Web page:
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What is the controversy with electoral bonds?

India’s electoral bond scheme intended to bring more transparency to political funding. It has since become engulfed in allegations of cronyism, as corporations try to buy influence from parties through anonymous cash donations.

Electoral bonds allow individuals and companies to donate unlimited amounts of money to political parties through interest-free bearer bonds, issued by the State Bank of India.

However, the identity of the donor is kept anonymous to all except the SBI, which is legally bound not to disclose this information.

While the scheme was meant to curb black money in elections, critics argue the anonymity provision has instead made the system opaquer and more prone to companies trying to curry favour from ruling parties through quid pro quo donations.

As data on the biggest donors through electoral bonds started emerging after elections, a damning picture unfolded of corporations potentially trying to buy influence.

Major donators faced probes for alleged wrongdoings

Several companies that emerged as the largest purchasers of electoral bonds were facing investigation by federal agencies like the Enforcement Directorate (ED) and Central Bureau of Investigation (CBI) for alleged financial irregularities around the same time.

Future Gaming and Hotel Services Private Limited, whose assets worth over Rs 400 crore were attached by the ED in a money laundering probe, emerged as the single largest purchaser of electoral bonds worth a staggering Rs 1,368 crore.

Megha Engineering and Infrastructure Limited purchased Rs 966 crore worth of bonds. Around the same time, this Hyderabad-based construction giant secured lucrative government contracts worth over Rs 6,000 crore, including the Zojila Pass tunnel project.

The Vedanta Group donated Rs 376 crore through electoral bonds while being investigated by the CBI for alleged criminal conspiracy and cheating in a coal supply case.

The timing of these large donations from companies facing scrutiny over financial dealings has raised questions about whether they were attempting to curry favour and influence policy decisions affecting them.

Vaccine maker’s pandemic donations raise eyebrows

One of the most controversial instances relates to Serum Institute of India (SII), which manufactured the Covishield vaccine during the COVID-19 pandemic.

In 2022, as SII’s revenues from Covishield sales in India soared by 80%, the company donated a whopping Rs 100 crore in a single day to the ruling Bharatiya Janata Party (BJP) through electoral bonds. It followed this up with another Rs 50 crore donation just two days later, and Rs 52 crore more over the next 15 days.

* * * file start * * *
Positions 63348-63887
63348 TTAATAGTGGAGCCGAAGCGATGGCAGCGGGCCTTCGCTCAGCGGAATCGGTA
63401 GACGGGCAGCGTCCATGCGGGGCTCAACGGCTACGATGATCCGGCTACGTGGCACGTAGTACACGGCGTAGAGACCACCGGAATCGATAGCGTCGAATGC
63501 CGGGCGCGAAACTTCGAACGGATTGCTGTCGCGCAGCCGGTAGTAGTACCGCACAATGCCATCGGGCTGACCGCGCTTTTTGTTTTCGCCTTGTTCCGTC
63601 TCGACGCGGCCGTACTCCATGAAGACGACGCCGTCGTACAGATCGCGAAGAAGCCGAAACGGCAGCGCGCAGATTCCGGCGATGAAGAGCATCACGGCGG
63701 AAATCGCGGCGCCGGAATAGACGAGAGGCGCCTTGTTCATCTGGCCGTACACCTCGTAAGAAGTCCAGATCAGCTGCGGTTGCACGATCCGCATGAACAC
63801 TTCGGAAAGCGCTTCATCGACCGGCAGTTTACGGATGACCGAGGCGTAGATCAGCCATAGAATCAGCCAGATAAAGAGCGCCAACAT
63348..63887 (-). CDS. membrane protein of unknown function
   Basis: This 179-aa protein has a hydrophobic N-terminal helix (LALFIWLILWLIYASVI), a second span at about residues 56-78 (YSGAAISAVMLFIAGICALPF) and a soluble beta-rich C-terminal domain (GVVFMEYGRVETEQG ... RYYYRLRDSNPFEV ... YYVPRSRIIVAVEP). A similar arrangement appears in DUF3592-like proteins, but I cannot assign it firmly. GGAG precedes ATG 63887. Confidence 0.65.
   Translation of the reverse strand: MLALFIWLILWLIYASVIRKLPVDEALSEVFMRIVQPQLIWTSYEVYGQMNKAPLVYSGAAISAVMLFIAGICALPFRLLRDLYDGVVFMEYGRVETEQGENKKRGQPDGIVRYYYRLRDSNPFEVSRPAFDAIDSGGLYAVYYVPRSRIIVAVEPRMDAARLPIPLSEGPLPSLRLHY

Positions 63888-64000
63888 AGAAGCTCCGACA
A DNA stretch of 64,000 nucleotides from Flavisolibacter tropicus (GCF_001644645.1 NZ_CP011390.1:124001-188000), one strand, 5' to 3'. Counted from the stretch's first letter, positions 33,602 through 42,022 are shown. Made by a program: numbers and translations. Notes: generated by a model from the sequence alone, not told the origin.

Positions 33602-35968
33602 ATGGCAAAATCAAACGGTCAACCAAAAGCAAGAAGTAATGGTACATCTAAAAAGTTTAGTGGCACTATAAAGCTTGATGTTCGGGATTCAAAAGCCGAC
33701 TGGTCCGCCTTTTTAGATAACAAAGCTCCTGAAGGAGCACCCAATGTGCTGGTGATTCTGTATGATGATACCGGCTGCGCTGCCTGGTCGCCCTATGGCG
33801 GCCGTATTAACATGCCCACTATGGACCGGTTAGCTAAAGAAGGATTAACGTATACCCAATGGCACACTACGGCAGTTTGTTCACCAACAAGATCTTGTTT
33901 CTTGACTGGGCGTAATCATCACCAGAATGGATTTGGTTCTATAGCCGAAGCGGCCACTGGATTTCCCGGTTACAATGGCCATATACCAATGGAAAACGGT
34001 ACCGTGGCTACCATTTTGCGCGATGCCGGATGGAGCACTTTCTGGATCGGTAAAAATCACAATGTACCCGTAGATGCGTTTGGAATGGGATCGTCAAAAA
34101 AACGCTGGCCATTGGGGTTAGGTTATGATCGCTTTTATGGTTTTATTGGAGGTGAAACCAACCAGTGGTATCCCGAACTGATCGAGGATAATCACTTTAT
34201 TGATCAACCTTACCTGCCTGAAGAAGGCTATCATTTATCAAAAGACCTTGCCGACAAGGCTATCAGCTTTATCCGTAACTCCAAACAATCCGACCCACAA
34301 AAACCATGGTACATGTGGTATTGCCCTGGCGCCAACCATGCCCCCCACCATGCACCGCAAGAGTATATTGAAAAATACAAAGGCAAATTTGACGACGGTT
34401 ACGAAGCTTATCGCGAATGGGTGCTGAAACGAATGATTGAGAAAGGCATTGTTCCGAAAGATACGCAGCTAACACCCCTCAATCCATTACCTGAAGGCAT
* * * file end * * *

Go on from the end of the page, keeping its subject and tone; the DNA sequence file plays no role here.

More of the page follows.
These huge donations totaling over Rs 200 crore from the vaccine maker came at a time when the Indian government decided against purchasing vaccines from global pharma giants like Pfizer and Moderna, citing sufficient domestic production of “affordable” shots like Covishield.

The timing has led to allegations that SII may have tried to ingratiate itself with the ruling BJP through anonymous donations to corner more lucrative vaccine orders from the government amid the pandemic.

BJP was the biggest beneficiary and its scheme was ruled ‘obscure’

While all major national and regional parties received funds through the electoral bond route, data shows the ruling BJP was the biggest beneficiary by a large margin, receiving well over Rs 6,000 crore – almost half of the total raised this way.

In April 2024, a Supreme Court bench struck down the electoral bonds scheme as unconstitutional, noting it had become a vehicle for perpetuating an “obscure system of anonymity” that allowed “unchecked” flow of corporate wealth into politics, defeating the original aims of transparency.

“The Court finds that the electoral bond scheme elements allow for the perpetuation of an obscure system of anonymity operating under a cloak of secrecy undermining the very foundations of electoral democracy,” the judgment stated.

With electoral bonds now ruled illegal, political analysts say India urgently needs to reform its laws governing all forms of political funding to restore transparency and limit corporate influence in policy-making.

Key measures recommended include capping anonymous cash donations at a low threshold, instituting strict disclosure norms for both donors and recipients, limiting corporate donations to a percentage of profits, and setting up an independent monitoring body to oversee compliance.

Experts argue only such comprehensive reforms can help eliminate the influence of anonymous corporate money power in elections – a key tenet of free and fair democracy that the electoral bond scheme ended up subverting.